The University of Missouri-Kansas City on Tuesday received $7.4 million in state funding for a new center that will serve UMKC business and engineering students, area schoolchildren and others.
Gov. Jay Nixon came to the college’s main campus to announce the funding for the Robert W. Plaster Free Enterprise Center, to be built on a site occupied by a vacant structure at 215 Volker Blvd., behind the Russell Stover headquarters.
The $14.8 million center will include lab and instructional space and state-of-the-art technology such as 3-D printers.
UMKC already had raised $7.4 million in private donations from the Kauffman Foundation and the Robert W. Plaster Foundation, an educational foundation in Lebanon, Mo., that promotes free enterprise.
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The UMKC center is one of six construction projects at schools across Missouri for which the state plans to provide matching funds this month.
“The Free Enterprise Center at UMKC will provide greater opportunities for creativity and collaboration among students, faculty and businesses and strengthen the Kansas City region’s position as a hub for innovation and entrepreneurship,” Nixon said.
UMKC’s School of Computing and Engineering and its business school, the Henry W. Bloch School of Management, will use the building as a laboratory, incubator and prototyping center. The center also will be available for use by businesses, entrepreneurs and artists.
Schoolchildren will use the center through the KC STEM Alliance, which reaches more than 13,000 middle and high school students in the Kansas City area working on projects in the STEM fields — science, technology, engineering and math. The projects involve robotics, advanced manufacturing, science and engineering.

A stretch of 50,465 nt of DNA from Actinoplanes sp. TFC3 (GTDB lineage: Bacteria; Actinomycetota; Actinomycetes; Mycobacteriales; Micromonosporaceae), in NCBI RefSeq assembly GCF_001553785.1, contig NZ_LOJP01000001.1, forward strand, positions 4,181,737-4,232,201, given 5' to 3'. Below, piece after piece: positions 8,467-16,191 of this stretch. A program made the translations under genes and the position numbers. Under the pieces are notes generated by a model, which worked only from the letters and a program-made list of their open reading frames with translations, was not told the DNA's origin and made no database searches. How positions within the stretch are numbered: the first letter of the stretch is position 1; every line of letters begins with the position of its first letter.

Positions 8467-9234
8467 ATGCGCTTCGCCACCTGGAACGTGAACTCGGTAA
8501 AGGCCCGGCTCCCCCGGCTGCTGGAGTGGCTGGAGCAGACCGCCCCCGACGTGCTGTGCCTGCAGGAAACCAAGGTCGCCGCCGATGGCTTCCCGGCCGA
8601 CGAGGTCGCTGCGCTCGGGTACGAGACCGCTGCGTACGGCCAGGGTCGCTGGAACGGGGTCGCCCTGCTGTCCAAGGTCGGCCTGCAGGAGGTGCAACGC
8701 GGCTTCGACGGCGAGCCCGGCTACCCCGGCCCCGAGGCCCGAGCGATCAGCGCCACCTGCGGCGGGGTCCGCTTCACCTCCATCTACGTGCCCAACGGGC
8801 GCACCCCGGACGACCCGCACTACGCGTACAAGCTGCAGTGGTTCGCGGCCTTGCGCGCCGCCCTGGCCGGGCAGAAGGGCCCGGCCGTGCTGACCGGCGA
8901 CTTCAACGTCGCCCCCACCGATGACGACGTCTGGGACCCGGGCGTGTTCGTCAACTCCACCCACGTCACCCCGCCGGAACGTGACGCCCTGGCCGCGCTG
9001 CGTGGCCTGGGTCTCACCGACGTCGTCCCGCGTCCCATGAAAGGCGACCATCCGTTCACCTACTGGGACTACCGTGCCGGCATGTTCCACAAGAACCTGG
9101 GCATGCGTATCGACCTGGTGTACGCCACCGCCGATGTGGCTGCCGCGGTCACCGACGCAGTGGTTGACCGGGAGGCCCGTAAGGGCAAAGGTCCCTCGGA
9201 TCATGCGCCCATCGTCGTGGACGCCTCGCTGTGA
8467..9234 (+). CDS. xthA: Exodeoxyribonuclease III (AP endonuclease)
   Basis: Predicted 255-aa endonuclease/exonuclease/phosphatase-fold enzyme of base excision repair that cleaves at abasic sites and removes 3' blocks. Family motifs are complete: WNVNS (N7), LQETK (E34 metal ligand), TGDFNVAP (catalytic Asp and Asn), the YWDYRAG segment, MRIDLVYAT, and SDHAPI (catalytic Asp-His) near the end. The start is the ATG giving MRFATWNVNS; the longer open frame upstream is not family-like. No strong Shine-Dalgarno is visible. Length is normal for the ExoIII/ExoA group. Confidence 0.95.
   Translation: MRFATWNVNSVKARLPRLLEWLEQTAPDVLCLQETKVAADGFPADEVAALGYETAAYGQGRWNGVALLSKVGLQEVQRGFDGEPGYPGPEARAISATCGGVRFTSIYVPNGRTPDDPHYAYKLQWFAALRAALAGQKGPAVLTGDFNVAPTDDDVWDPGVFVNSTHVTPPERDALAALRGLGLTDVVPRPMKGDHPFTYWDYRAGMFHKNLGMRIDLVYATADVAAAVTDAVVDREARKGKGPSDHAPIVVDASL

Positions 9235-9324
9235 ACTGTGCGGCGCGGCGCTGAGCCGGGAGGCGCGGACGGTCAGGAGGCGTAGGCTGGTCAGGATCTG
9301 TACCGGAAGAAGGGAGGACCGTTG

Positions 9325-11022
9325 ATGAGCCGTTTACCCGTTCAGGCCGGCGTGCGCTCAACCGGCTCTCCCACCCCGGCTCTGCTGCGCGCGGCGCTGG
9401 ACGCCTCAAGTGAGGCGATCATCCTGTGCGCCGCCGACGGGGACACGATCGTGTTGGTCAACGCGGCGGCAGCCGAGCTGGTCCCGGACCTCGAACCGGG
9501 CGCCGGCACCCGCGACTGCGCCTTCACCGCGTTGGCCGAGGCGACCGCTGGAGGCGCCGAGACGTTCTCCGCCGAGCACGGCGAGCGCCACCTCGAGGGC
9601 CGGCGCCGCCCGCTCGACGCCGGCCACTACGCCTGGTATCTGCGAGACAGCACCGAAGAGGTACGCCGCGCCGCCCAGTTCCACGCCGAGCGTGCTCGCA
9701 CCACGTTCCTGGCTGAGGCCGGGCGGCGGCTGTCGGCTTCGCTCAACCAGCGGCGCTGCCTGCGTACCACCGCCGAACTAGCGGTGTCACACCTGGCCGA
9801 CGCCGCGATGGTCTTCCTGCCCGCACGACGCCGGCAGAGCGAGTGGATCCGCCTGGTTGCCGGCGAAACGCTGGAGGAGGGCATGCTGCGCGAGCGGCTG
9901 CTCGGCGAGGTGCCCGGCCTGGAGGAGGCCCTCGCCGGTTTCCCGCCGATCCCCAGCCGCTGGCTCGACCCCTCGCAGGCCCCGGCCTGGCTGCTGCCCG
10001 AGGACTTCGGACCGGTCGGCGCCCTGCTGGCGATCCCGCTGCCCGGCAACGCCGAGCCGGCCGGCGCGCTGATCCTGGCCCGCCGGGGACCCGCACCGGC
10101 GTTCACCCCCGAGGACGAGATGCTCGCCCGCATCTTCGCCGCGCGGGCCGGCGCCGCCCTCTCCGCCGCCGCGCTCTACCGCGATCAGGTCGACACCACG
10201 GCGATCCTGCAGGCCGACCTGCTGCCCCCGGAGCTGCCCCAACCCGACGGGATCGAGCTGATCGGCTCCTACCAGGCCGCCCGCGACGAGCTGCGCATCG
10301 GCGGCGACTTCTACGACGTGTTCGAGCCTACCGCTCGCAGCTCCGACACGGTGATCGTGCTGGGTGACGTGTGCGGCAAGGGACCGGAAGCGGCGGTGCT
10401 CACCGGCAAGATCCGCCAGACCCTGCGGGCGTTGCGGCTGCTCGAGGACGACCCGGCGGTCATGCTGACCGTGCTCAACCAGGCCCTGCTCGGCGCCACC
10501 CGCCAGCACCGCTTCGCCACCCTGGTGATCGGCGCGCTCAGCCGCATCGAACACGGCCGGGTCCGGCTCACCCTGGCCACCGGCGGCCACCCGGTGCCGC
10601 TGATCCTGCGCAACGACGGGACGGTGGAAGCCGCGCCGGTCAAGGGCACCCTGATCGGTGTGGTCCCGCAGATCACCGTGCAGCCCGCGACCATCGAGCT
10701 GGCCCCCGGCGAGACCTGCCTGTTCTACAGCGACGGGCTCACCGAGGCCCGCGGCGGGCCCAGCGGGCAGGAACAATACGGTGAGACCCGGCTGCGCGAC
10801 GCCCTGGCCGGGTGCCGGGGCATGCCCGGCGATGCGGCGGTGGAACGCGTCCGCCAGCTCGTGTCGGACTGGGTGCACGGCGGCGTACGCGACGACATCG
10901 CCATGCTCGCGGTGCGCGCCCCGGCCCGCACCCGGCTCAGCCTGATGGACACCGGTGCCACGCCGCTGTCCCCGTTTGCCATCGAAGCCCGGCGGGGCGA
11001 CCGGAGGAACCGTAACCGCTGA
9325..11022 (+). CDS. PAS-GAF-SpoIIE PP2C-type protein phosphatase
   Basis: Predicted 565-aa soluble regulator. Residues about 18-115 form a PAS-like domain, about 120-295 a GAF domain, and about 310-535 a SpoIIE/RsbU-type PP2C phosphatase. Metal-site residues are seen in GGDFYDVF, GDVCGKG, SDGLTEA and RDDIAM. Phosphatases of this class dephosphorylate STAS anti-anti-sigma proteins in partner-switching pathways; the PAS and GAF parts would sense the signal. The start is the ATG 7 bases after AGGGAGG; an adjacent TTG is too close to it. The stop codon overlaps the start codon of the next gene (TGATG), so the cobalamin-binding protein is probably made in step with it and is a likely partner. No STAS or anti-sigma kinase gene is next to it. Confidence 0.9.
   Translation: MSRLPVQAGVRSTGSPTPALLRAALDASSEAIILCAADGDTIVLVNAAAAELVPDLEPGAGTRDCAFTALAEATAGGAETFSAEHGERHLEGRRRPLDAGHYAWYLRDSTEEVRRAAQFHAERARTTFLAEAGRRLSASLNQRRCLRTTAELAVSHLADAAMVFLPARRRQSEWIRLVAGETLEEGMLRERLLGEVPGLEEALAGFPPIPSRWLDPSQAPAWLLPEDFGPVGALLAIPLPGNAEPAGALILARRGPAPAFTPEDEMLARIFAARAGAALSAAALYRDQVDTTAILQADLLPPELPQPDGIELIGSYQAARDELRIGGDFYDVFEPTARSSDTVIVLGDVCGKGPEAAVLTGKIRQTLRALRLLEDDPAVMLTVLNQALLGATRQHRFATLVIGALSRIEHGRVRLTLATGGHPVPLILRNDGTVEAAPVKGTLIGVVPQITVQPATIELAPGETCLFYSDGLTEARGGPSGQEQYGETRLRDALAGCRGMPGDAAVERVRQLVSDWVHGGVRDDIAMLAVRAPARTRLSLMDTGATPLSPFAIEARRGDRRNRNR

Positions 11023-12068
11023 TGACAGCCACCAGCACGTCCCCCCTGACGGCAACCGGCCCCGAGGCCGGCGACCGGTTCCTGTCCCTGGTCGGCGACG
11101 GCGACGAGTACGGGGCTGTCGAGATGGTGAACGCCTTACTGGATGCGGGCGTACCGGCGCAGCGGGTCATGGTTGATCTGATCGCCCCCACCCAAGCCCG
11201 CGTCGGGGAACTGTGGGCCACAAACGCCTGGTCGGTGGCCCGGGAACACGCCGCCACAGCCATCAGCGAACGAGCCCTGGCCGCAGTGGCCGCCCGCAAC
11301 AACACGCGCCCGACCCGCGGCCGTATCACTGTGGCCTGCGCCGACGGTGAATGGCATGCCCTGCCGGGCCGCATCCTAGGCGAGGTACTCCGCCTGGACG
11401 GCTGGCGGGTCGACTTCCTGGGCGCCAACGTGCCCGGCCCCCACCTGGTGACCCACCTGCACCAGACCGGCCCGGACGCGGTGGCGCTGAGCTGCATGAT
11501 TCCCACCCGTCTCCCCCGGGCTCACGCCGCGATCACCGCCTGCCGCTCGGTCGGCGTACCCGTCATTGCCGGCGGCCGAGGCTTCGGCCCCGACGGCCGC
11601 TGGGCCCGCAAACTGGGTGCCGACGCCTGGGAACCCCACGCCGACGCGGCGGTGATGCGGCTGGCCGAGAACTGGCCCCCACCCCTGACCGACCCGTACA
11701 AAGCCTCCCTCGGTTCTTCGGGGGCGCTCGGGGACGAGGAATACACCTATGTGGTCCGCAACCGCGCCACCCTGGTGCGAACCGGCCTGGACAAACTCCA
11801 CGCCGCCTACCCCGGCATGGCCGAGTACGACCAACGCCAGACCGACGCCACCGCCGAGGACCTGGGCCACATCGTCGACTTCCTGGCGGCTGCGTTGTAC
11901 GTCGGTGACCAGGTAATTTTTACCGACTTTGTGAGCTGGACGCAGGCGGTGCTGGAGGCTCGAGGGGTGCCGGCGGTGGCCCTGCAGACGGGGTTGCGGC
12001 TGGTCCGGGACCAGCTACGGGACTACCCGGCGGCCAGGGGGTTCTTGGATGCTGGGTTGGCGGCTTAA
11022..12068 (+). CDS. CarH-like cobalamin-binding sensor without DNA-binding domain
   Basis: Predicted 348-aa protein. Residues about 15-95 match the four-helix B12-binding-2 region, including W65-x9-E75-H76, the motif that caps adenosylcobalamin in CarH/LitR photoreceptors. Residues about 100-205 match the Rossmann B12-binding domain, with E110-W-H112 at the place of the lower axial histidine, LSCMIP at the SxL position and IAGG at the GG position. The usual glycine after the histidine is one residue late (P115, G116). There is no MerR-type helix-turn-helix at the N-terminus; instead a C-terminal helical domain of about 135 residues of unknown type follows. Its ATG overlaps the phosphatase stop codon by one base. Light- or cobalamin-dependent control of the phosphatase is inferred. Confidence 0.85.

UMKC Enactus students — formerly Students in Free Enterprise — will work with schoolchildren on the business and marketing aspects of technology and manufactured products and projects, university officials said in a statement.
“I’m excited,” said Steve Green, superintendent of Kansas City Public Schools. “Who knows what will bloom when our young people are set free like this? They will create jobs we don’t even know exist yet.”
Peter deSilva, president of UMB Financial Corp., was among those who worked to raise money for the center. He said it will be “a gathering place” where ideas can be shaped, where people with money can connect with innovators and where innovators can build a prototype to take to the marketplace.
“There is nothing like that in Kansas City,” deSilva said. “We are not going to take new businesses and house them here. It is not a place where businesses can be run.”
UMKC chancellor Leo Morton said the center will support education and economic development.
“It will help entrepreneurs, inventors and small business be more successful in their ventures,” he said. “And students from middle school to graduate school will get a firsthand taste of entrepreneurship and become grounded in the discipline of innovation.”